1 |

----------> 0 |

1 0 0 0 0 0 x 0 | = 1

0 |

0 |

0 V

Unlike the case where D|n> produced a ket, multiplying a single row into a column gives just a single number. The number here tells us how alike |1> is to itself. The value we get is 1. If we compare |1> to |2>, we get:

0 |

----------> 1 |

1 0 0 0 0 0 x 0 | = 0

0 |

0 |

0 V

The result is zero.

When the column is knocked on its side like that we represent it as <1| and call it a "bra". Multiplying a bra by the corresponding ket gives a number, just as in the examples above:

<1| x |1> = 1

<1| x |2> = 0.

We shorten this to <1|1> = 1, <1|2> = 0. A bra and a ket together like this form a bra-ket. I suspect the inventor of this, Paul Dirac, meant it as a joke, but the terminology seems to have stuck. It also goes by some other names, the inner product, dot product, or overlap. I'll stick to the last term and call it the overlap. Kets that are identical have an overlap of 1 and kets that have nothing in common have an overlap of 0. Kets with some parts in common produce intermediate values. e.g. <1|u> = 0.41. Note that

<u|u> = 1 (0.41 x 0.41 x 6 = 1)

We chose the value 0.41 precisely so that this would work. When the numbers in a ket have been chosen so that the sum of their squares is one, the ket is said to be "normalised". All kets in QM are assumed to be normalised and we will make the same assumption.

The overlap tells us how similar two kets are. Since a ket models the state of a random variable, the overlap is a measure of probability. As all kets are normalised, i.e. the sum of the square of their components is one, we'll find that we need to square the overlap to get probabilities. This is easiest shown with an example.

Suppose the die is tumbling though the air. We have no idea what the final face up value will be, i.e. it is in the state |u>, where all its components have the value 0.41. To find the probability that the final value will be 2, we take the overlap with |2> to see how similar they are, and square the result.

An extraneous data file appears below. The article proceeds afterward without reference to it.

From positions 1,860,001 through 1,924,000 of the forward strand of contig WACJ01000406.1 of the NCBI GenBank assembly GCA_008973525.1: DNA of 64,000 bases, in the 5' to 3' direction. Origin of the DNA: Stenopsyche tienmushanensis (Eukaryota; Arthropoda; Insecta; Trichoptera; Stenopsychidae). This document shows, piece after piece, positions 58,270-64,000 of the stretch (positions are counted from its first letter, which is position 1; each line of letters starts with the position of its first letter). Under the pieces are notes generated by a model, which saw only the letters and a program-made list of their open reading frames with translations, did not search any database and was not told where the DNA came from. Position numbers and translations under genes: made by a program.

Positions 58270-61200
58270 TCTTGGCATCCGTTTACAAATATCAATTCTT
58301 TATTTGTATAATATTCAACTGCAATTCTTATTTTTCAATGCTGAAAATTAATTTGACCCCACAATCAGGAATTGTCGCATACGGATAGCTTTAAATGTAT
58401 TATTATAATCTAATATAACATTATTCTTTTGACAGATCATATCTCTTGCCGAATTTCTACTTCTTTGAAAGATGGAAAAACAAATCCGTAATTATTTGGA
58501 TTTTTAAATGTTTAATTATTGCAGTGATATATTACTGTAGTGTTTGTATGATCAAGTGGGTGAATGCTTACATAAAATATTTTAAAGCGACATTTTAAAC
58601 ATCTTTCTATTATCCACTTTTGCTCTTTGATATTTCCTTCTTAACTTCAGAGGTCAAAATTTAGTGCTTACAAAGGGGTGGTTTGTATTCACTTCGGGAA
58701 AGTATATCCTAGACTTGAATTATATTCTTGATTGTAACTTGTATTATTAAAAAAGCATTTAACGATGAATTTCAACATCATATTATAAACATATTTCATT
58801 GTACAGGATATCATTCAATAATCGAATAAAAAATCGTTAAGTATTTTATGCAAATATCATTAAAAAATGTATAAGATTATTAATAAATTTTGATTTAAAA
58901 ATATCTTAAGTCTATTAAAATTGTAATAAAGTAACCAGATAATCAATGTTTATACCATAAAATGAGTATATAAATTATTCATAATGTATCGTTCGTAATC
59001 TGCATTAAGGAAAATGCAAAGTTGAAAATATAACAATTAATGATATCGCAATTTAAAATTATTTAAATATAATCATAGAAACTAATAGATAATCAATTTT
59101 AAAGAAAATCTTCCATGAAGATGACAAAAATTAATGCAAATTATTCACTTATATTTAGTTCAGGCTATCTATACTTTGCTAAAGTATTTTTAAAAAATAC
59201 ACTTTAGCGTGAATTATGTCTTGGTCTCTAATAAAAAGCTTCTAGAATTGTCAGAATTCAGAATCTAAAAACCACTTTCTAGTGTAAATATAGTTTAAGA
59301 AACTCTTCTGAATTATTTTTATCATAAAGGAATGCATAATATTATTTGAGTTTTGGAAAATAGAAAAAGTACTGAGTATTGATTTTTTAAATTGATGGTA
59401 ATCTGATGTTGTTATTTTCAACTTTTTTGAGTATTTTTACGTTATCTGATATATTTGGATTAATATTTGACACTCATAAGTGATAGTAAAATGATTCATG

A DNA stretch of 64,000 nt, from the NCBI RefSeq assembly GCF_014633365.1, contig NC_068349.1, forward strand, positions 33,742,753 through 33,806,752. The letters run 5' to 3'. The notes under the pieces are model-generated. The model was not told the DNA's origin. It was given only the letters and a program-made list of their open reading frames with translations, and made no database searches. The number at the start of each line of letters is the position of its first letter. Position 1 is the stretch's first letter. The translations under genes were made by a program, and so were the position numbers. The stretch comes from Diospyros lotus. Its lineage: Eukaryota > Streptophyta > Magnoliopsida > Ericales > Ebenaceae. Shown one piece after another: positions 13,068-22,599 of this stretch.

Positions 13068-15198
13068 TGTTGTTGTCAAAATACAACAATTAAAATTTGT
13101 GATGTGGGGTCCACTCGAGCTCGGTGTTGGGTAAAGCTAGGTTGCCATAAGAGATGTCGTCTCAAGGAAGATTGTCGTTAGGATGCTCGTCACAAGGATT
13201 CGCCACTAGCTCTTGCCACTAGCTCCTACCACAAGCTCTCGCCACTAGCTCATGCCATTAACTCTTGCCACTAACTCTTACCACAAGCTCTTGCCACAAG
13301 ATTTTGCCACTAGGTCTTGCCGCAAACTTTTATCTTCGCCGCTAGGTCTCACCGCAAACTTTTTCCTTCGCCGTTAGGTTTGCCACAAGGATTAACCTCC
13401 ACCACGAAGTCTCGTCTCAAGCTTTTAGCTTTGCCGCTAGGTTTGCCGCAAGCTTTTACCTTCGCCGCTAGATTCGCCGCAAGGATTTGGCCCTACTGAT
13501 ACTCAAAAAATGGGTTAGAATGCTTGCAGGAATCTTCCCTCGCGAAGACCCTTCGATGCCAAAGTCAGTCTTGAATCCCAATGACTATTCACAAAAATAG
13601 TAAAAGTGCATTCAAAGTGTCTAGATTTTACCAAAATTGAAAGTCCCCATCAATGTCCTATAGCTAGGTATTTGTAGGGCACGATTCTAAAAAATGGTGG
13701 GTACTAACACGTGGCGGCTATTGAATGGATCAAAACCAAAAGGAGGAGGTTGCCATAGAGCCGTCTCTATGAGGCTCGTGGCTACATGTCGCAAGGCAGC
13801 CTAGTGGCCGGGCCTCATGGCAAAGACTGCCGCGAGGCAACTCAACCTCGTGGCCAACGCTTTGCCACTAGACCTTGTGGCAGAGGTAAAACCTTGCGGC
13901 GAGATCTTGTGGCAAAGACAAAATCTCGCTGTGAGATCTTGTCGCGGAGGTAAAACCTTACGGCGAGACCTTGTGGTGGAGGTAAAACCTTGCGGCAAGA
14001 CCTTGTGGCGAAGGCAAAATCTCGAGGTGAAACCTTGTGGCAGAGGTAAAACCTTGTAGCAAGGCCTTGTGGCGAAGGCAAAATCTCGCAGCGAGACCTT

<2|u> x <2|u> = 0.41 x 0.41 = 0.16

Which is 1/6, exactly as we would expect.

This leads to one of the other assumptions of QM, usually expressed something like this.

**"If a system is in a state |s>, the probability of measuring a value x is given by the size of <x|s> squared."**This is often presented as being unique to QM, but as the example of the die illustrates, any random variable whose values are modelled as a space of normalised kets will exhibit this property. Some text books justify this better than others, but I haven't found any that explain it in the simple way I've described above, which I think is a shame.Of course this is an over-simplification. If this was all there was to QM you'd wonder what all the fuss was about. I've missed out a huge, and critical, complication. In the die example all the kets consist of a column of numbers. In QM, kets representing the state of a system likewise consist of columns of numbers, but alongside each number there is also a direction. It's as if each component is a little arrow. These arrows are called complex numbers and they're responsible for the wavy aspects of QM. Experiment shows that the resulting wavelengths correspond to the momentum of the system and the frequencies correspond to the energy of the system. I only have a very basic understanding of this aspect of QM. Obviously something that's changing rapidly has more energy than something that's not, but beyond that I really just take it as given.

The wavy aspects are responsible for the interference effects that we see in things like the double slit experiment. There is also a conserved quantity associated with the rotation of these arrows. The conserved quantity has a name that you may recognise, it's called electric charge.

In Part III I'll describe how some properties of a system can be mutually incompatible and show how this can be modelled using kets.